In the 1440s, Johannes Gutenberg revolutionized printing when he created “moveable type,” letters and symbols carved on metal plates that could easily be rearranged. By rolling ink onto those plates and pressing the inked plates onto paper, the modern printing press was born.This new system caught on quickly and replaced the traditional (and very laborious) method of hand scribing. For the next 500 years, the printing press evolved and expanded; the majority of paper goods, from books to newspapers, stationery and more was printed via a printing press.

 

Letterpress Machine

“Proof Press in Rupriikki Media Museum” by Joonas Suominen

 

Flatbed_Letterpress_Diagram

Flatbed Letterpress Diagram

 

In the 1980’s with the advent of computers and digital printing, printing presses fell out of favor; many publishing companies and newspapers sold the presses or replaced them with the new technology. .

Fortunately for all of us, there have been artisans who were inspired by the beauty of this art form and acquired antique presses thus keeping the skill alive. In the past two decades there has been a revival in letterpress printing and it has evolved into the craft we know it today, filled with luxurious cotton papers and ink imprinted more deeply into the paper resulting in a light impression, the result is stunning a work of art.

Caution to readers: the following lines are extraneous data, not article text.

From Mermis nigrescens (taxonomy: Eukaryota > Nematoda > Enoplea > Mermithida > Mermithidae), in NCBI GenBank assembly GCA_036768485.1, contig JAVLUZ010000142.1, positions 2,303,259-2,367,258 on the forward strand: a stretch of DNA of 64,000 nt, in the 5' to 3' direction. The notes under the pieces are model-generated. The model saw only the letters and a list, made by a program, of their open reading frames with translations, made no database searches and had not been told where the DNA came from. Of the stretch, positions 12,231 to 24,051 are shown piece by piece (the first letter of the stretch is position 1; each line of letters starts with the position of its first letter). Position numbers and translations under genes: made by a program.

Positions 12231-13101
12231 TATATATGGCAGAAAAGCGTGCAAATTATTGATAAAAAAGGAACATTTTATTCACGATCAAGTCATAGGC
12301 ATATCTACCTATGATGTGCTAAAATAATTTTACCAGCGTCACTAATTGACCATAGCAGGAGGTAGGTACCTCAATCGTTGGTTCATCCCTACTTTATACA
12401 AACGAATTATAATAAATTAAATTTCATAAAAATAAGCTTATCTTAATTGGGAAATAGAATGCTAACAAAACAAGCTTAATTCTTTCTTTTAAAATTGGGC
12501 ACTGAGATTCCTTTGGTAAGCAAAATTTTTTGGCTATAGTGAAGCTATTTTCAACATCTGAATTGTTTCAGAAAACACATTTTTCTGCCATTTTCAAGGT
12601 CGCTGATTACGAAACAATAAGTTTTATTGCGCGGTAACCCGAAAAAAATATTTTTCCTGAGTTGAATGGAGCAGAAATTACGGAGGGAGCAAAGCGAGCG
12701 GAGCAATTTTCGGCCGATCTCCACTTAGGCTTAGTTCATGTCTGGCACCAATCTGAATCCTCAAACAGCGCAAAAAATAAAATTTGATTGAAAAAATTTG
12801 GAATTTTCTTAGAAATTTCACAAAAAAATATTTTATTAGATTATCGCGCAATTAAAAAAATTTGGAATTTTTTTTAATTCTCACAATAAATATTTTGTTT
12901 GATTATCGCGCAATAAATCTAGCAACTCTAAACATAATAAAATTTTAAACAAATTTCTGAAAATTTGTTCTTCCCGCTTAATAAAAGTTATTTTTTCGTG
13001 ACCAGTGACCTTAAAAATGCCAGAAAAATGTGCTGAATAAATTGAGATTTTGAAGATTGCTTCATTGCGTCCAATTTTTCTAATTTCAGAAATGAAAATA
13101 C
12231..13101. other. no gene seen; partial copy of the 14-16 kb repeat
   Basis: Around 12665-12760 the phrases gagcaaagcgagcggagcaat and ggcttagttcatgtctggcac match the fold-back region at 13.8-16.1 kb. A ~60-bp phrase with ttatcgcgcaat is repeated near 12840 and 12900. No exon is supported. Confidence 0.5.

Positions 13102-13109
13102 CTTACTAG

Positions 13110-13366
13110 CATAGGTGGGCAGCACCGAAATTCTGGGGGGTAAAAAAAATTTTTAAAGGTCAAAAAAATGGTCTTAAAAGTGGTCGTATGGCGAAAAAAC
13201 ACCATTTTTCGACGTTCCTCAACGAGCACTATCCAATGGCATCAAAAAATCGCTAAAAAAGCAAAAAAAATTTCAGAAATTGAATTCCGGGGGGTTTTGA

As letterpress printing is one of our personal favorite forms of printing, we have provided the following tips to keep in mind when deciding if this method is right for your invitations:

  • Letterpress invitations are the gold standard for formal events.
  • Each page is pressed manually one by one, as a result the process takes much longer than digital printing (which is why it costs so much more) but allows for greater attention to detail and control.
  • We recommend using a maximum of two-three colors as each plate uses a different color and is pressed separately (which also adds to the cost). Consider overlapping colors to expand the color palette.
  • For the best impression, font size should be 8pt or larger and lines should be larger than .25pt. Anything smaller will result in poor or no transfer of ink.
  • Double sided printing requires thicker paper (we recommend 220lb) as the impression will leave an indent on the back of thinner paper.

Any more suggestions? Let us know below!

Letterpress Invitation Deco

Letterpress deco theme invitation with custom embellished pocket

Beach Invitation

Beach themed wedding invitation with starfish invitation box with letterpress and gold foil invitation.

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